Farming is hard work.
Ask Rachael Sharp in South Carolina, a third-generation farmer who grows a variety of soybeans, wheat, cotton and peanuts.
Last year, she saw fertiliser prices soar by 320% - the highest rise her or her father can recall.
Ms Sharp claims that some farmers don't plant anything because of the high costs.
In the midst of extreme weather and transport disruptions, fertiliser prices have broken records around the globe.
Russia is a country that is under Western sanctions. It produces large quantities key chemicals for the production of fertilizers. It supplies a large amount of natural gas needed to make ammonia, a key component of nitrogen fertilisers.
Other countries are becoming more aware of Russia's dependence on fertiliser because of the conflict. The US government responded by investing in new fertilisers made domestically, but it will take some time before those investments pay off.
Farmers are having to adapt their planting strategies due to rising prices. These rising prices are also driving demand for alternative fertilisers.
This is something environmentalists have long called for. Traditional fertilisers are energy-intensive and can result in large carbon dioxide (CO2) emission.
However, nitrogen fertilisers also have a second side effect. They can also cause nitrous oxide to be produced, which is a powerful greenhouse gas.
A simple way to reduce the use of synthetic fertilizers is to do so in a cost-effective manner.
Overuse of fertilizers is a serious problem. Globally, crops consume only 35% and 56% respectively of the nitrogen and phosphorous that they receive; the rest settles in the soil.
Of course, this can vary widely. Low-income farmers might struggle with too little fertilizer, but not enough.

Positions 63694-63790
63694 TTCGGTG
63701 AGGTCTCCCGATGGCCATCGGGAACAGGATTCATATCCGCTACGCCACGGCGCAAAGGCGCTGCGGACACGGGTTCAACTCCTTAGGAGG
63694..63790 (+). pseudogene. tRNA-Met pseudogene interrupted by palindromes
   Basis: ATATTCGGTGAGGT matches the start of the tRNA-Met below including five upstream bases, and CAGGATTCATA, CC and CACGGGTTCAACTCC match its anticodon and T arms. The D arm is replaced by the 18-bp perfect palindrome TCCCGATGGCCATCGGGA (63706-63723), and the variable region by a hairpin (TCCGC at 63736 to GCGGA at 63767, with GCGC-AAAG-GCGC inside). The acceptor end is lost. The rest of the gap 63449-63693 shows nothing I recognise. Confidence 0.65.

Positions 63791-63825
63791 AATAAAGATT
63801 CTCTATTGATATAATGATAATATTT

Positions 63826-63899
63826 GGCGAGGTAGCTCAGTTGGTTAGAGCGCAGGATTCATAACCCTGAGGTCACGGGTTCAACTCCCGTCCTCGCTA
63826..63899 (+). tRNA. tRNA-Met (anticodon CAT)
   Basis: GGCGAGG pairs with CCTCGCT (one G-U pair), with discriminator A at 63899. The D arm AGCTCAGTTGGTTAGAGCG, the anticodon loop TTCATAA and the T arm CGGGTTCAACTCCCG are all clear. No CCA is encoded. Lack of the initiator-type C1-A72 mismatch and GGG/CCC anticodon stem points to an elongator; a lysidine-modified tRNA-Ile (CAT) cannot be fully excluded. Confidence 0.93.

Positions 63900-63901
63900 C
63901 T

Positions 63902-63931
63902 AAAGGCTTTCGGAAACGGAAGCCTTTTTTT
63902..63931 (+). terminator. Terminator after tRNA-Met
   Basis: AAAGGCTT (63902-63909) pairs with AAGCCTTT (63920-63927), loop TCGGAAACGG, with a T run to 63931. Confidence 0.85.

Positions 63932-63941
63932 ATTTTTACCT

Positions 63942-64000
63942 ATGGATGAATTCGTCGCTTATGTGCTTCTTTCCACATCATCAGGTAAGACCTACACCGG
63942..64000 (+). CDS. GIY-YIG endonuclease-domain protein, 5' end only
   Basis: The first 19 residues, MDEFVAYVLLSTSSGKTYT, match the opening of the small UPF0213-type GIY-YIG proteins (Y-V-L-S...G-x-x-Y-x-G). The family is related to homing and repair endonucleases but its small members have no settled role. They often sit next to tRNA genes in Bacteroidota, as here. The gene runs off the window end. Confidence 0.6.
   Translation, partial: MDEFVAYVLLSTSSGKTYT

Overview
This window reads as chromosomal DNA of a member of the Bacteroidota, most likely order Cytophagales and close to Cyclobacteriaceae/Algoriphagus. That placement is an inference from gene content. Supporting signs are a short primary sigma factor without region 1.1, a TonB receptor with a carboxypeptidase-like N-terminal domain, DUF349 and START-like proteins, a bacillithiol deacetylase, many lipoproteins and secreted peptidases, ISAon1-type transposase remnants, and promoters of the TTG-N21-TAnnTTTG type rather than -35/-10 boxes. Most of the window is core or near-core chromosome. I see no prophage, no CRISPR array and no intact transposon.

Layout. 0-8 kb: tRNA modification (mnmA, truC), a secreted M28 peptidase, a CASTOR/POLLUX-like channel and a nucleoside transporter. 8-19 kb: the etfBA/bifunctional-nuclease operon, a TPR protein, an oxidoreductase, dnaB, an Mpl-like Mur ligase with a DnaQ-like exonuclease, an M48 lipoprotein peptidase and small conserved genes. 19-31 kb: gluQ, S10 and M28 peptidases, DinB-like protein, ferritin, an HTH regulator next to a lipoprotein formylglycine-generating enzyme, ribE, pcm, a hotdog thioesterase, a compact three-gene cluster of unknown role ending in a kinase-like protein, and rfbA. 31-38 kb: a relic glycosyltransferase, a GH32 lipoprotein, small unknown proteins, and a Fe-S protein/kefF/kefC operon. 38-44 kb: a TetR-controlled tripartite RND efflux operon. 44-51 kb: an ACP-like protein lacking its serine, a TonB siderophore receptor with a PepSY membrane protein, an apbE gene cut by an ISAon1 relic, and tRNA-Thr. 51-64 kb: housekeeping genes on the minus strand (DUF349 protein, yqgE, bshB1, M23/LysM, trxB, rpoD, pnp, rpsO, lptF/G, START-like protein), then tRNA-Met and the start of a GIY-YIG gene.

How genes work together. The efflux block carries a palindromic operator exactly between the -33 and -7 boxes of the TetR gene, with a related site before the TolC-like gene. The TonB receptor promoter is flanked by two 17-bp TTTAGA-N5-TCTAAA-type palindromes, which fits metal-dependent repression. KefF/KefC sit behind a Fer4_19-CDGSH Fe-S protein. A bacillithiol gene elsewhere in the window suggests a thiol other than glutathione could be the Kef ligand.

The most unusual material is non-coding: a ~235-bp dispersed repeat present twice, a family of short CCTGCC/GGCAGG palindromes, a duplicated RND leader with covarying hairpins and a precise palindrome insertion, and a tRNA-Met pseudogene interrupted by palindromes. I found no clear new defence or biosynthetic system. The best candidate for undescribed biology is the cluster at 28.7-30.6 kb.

However, overall, fertiliser is being used in a greater quantity than necessary to increase costs and reduce environmental impact.
"Overuse" is a problem in our field, says Bhupinder Farmaha (a nutrient management specialist at Clemson in the US) and an agricultural extension agent who works alongside farmers such as Ms Sharp.
Overuse can be attributed to both tradition and outdated recommendations for fertilizer application that do not consider specific environmental conditions.
Sri Lanka found a radical solution: The government banned chemical fertilisers abruptly in April 2021.
Chemical fertilisers were added to the soil in sub-substances that increased their yields, but also caused dependence and inefficient applications.
The ban had devastating effects. The ban had devastating effects on farmers who depended upon chemical fertilisers. They were forced to search for organic options immediately, and they had little time to prepare.
Organic fertilisers were not widely used in Sri Lanka, and were scarce in any case.
The ban was lifted in November 2021 but the shocks are still felt by the economy and agriculture of Sri Lanka.
Technology for business:
Saman Dharmakeerthi is the head of the Department of Soil Science at Sri Lanka University of Peradeniya. He believes that "the take-home message" is that "if you want something done, use statistics and research evidence to support it."
You can use technology to reduce fertiliser usage in a more controlled way.
The use of infrared light to determine the pH and nutrient levels of soil samples can help you target fertiliser applications.